EVERETT — Some Snohomish County leaders rejected calls to study Highway 99 and I-5 light rail options that would skip the Boeing and Paine Field area in a Sound Transit group meeting Wednesday.
Prior public comment and the Everett Link community advisory group had asked for those options to be studied. They cited concerns about displacement and gentrification through southwest Everett, development and ridership potential, as well as getting light rail built earlier than the projected start in 2037 or 2041.
“It makes sense to consider the alternatives now,” Everett resident and community advisory group member Gauhar Serikbayeva told The Daily Herald. “It’s a major infrastructure project. We need to have those informed alternatives to choose from.”
Everett Mayor Cassie Franklin, Lynnwood Mayor Christine Frizzell and Snohomish County Executive Dave Somers, who are also Sound Transit board and elected leadership group members, said their primary reason to not study the so-called Highway 99 and I-5 alignments is because they weren’t what voters approved.
Erik Ashlie-Vinke, government and community relations manager at Sound Transit, said the agency took an early look at three alignment options before putting the tax package called ST3 to voters in 2016. Extending the line west from I-5, across Highway 99 and toward Paine Field and Boeing, was a priority, Somers said.
The Sound Transit board, at the time, chose an alignment that extends north from the Lynnwood Transit Center to Alderwood mall, 164th Street SW, Ash Way and 128th Street SW, then west along Airport Road to the Southwest Everett Industrial Center that includes Boeing and Paine Field. From there, it would go east toward Highway 99, back along I-5 and toward downtown Everett.
“The voters were sold on the idea of this going out to the industrial center,” Frizzell said.
Sound Transit staff analysis of the Highway 99 and I-5 alignments showed lower current populations, projected populations and jobs for both, compared to the alignment that runs west toward Paine Field, north corridor development director Eric Widstrand said Wednesday. They both also had limited site options for the operations and maintenance facility that needs to be on the Snohomish County section of the light rail line.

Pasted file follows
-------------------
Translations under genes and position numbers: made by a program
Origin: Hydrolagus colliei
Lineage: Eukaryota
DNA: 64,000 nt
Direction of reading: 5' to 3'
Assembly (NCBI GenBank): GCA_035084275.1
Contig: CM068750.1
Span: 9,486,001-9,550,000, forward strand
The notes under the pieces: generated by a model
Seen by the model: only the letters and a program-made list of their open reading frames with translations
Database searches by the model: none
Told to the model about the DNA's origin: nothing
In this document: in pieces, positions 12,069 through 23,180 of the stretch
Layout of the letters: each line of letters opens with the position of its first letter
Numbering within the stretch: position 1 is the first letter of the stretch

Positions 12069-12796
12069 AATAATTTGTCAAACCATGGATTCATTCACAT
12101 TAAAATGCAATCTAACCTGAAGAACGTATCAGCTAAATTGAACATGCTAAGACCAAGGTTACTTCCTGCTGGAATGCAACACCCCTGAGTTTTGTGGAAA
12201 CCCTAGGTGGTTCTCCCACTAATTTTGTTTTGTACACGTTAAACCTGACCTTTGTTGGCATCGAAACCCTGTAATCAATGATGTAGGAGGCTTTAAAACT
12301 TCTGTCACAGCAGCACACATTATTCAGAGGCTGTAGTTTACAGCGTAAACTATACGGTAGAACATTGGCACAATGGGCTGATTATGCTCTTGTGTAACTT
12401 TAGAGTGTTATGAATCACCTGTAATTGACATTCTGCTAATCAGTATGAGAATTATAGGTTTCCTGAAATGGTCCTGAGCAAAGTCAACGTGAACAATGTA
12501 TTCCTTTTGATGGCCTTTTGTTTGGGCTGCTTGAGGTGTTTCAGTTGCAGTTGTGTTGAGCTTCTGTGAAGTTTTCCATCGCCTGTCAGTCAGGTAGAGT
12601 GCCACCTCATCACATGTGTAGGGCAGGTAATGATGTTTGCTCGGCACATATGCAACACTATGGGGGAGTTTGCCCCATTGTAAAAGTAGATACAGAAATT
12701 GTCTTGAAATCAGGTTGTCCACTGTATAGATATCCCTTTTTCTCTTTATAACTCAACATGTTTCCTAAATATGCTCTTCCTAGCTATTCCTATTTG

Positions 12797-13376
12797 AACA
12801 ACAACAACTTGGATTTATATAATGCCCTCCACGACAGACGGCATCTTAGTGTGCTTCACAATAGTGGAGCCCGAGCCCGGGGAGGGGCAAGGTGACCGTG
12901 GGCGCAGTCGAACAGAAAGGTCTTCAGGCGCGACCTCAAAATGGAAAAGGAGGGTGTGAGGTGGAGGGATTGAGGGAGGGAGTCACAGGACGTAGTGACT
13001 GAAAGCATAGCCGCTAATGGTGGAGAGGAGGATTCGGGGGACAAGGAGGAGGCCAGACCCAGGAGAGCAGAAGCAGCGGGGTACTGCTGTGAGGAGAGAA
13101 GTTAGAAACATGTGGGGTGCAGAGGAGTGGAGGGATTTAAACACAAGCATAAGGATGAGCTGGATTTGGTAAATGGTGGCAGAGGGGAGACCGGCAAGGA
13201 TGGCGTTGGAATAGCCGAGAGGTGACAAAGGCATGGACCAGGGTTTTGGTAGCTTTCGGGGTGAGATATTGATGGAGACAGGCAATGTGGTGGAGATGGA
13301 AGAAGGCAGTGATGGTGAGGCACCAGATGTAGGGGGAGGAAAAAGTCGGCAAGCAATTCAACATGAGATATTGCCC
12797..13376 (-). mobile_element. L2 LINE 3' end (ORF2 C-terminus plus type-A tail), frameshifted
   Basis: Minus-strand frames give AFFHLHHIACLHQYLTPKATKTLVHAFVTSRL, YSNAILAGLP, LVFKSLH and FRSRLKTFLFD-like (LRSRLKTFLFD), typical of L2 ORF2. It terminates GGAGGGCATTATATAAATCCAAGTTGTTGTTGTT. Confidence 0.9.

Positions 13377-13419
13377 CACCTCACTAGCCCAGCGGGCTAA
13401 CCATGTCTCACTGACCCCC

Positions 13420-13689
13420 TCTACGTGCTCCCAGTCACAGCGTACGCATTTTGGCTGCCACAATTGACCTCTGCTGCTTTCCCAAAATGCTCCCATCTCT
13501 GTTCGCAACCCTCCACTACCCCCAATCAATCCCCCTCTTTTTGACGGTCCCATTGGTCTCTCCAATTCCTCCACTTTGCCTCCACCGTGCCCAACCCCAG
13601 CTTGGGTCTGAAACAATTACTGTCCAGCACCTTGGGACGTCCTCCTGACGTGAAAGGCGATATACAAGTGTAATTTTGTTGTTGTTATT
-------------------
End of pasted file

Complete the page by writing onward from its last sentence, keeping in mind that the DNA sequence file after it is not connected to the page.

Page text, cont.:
“Every other elected leadership group meeting I’ve been part of has spent its time trying to figure out how to enhance its system,” Somers said. “We’re talking about butchering ours.”
Franklin has supported a Southwest Everett Industrial Center station that can serve both people who live and work in that area. She also has promoted a rail alignment adjacent to Highway 526 instead of Casino Road to minimize displacement.
Snohomish County Council member Megan Dunn, who recently replaced Stephanie Wright on the elected group after she resigned her council position, wanted to keep the Highway 99 and I-5 options for further study. Concerns about gentrification from people who live in the area persuaded her, Dunn said.
But removing the Southwest Everett Industrial Center station and line wouldn’t entirely prevent the forces that can squeeze out residents, Franklin said.
“We are already struggling with gentrification,” Franklin said.
The city’s land use decisions can leverage Sound Transit’s investment for more dense housing construction in that area.
“Our goal is to invest in the community, not to displace the community,” Franklin said.